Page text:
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COVID: Pfizer, BioNTech expand COVID-19 Vaccine Manufacturing into Latin America

Pfizer Inc. and BioNTech SE said they are partnering with a Brazilian pharmaceutical company to help manufacture their Covid-19 vaccine in Latin America, which could help meet growing demand for the shot in the region.

Eurofarma will produce at least 100 million doses annually for distribution in the region, Pfizer and BioNTech said Thursday.

The doses will be in addition to those reaching Latin America through distribution channels such as Covax, the global initiative intended to get vaccines to low-income countries, and donations by the U.S., the companies said.

Financial terms of the deal weren’t disclosed.

Pfizer and BioNTech said manufacturing will begin next year, after the companies have completed a lengthy process known as technology transfer, in which they provide Eurofarma with top-secret information about the vaccine, manufacturing know-how and other key details.

The Eurofarma deal is the first in Latin America for the shot from Pfizer and BioNTech, which along with other vaccine makers have been under pressure to increase supply for poorer countries. South Africa and other countries with tight supplies have proposed temporarily waiving patent protections so they can make the shots. Vaccine makers have opposed the measure, saying a technology transfer is a long and complex process and there is limited capacity.

“We will continue to explore and pursue opportunities such as this to help ensure that vaccines are available to all who are in need," said Pfizer Chief Executive Albert Bourla.

Latin America is slowly overcoming vaccine-supply problems, and vaccinations have risen sharply.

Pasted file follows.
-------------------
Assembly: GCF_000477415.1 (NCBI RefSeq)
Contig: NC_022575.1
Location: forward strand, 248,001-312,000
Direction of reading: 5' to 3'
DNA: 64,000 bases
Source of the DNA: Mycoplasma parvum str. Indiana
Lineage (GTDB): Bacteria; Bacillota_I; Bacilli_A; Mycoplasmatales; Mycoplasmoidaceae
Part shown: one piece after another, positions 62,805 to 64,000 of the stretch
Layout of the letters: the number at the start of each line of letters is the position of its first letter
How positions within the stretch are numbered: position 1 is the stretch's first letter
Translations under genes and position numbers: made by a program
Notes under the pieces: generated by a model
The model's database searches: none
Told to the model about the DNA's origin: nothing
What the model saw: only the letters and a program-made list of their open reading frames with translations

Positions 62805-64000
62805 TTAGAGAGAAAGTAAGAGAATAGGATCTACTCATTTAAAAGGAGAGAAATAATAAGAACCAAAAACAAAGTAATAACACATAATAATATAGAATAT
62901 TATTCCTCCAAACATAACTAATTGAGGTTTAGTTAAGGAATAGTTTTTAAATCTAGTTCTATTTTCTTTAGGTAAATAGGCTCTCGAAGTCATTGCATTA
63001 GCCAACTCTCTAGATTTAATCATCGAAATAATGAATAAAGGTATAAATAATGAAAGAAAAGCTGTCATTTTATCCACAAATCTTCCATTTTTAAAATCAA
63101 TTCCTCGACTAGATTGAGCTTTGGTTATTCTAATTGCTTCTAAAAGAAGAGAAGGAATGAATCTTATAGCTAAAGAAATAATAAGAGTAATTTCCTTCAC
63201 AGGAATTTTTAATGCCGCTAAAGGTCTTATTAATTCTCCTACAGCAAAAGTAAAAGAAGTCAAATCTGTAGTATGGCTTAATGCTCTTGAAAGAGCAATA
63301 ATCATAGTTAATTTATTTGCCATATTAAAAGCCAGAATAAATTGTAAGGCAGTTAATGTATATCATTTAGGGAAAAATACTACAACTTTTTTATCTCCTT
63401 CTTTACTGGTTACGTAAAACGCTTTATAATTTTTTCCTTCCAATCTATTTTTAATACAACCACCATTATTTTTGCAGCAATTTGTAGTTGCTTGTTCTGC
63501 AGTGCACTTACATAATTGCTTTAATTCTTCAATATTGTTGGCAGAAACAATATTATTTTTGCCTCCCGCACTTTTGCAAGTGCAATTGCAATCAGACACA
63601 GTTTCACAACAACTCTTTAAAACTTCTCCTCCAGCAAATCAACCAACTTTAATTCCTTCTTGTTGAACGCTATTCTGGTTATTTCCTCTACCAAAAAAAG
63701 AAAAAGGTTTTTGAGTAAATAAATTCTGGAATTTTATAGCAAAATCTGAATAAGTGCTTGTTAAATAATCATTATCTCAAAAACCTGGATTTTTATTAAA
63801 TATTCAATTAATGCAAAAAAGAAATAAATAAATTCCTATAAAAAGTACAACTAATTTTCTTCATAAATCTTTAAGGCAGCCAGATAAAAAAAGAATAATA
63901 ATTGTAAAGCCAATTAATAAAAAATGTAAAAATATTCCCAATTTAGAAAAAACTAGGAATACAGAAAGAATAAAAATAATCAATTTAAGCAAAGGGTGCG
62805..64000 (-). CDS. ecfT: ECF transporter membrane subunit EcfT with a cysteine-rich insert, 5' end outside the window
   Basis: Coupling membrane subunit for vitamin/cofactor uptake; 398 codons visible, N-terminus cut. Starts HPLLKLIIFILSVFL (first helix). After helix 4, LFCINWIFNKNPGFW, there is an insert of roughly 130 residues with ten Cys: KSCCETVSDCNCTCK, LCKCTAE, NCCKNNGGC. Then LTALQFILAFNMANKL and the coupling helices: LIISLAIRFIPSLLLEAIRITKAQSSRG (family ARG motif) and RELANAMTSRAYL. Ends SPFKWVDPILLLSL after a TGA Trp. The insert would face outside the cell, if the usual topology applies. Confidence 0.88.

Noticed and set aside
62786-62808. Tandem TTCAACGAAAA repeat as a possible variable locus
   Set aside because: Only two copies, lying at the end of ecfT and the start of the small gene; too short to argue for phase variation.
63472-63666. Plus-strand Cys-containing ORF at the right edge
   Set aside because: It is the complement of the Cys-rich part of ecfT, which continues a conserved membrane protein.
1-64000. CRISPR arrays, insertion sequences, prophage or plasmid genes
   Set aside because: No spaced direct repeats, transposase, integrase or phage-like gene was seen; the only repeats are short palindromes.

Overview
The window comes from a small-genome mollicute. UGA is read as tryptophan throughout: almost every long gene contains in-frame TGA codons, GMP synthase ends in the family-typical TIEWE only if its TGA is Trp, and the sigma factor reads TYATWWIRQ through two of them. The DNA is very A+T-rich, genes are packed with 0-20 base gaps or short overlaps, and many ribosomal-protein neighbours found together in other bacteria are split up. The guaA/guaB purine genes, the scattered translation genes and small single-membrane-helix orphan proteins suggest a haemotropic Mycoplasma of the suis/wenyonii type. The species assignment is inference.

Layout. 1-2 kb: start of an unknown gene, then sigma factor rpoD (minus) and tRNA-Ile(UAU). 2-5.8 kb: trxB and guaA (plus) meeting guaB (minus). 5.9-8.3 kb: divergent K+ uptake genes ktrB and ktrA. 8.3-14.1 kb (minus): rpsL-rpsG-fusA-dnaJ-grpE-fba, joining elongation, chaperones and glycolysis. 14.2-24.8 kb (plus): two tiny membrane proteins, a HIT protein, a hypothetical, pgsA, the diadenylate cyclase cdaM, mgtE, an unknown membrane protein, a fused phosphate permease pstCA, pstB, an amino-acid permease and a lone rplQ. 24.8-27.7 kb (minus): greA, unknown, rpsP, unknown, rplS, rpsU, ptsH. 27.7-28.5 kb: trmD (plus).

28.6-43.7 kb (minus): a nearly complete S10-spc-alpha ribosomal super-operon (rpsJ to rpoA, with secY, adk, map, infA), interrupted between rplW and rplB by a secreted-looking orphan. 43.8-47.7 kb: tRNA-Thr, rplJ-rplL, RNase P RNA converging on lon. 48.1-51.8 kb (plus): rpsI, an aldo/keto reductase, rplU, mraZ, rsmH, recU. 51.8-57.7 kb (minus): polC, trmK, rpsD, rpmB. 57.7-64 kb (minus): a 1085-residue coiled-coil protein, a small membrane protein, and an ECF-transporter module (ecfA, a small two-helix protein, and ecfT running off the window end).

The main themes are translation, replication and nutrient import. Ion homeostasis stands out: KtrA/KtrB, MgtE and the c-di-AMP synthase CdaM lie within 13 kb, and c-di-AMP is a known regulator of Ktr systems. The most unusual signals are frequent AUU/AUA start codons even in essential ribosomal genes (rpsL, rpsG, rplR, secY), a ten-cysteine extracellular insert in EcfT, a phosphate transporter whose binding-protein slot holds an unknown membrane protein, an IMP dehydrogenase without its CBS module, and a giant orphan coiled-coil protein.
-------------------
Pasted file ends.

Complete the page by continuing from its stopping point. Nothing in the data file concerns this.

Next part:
Supply concerns could be renewed, though, should more countries prepare to administer booster shots to maintain protection against the virus. The U.S. last week recommended additional shots for adults starting next month for people vaccinated from messenger RNA vaccines such as Pfizer’s.

Latin America, home to about 8% of the world’s population, accounts for roughly a third of global deaths from the pandemic, according to Johns Hopkins University.

The Pfizer-BioNTech vaccine involves a new gene-based technology called mRNA. Health authorities have confronted limited supplies as companies increase manufacturing. Some of the steps have been tough to scale up quickly, in part because they haven’t been performed before, according to manufacturing experts and the companies.

Eurofarma, based in São Paulo, will receive drug products from the U.S. and then perform a standard manufacturing step known as fill-finish, in which vials are filled with vaccines, capped and readied for shipment.

“At such a difficult time as this one, being able to share this news fills us with pride and hope," said Eurofarma President Maurizio Billi.

Pfizer and BioNTech say they have shipped more than 1.3 billion doses to more than 120 countries and territories around the world. The companies say they can produce about three billion doses this year and four billion next year.

Other vaccine makers, including Moderna Inc. and AstraZeneca PLC, have also turned to outside manufacturers to increase production.

Pfizer and BioNTech have struck manufacturing partnerships with rival drugmakers such as Novartis AG as well as other companies such as Thermo Fisher Scientific Inc. Pfizer and BioNTech said the manufacturing network for the vaccine now spans four continents and more than 20 plants.

This story has been published from a wire agency feed without modifications to the text - Wall Street Journal



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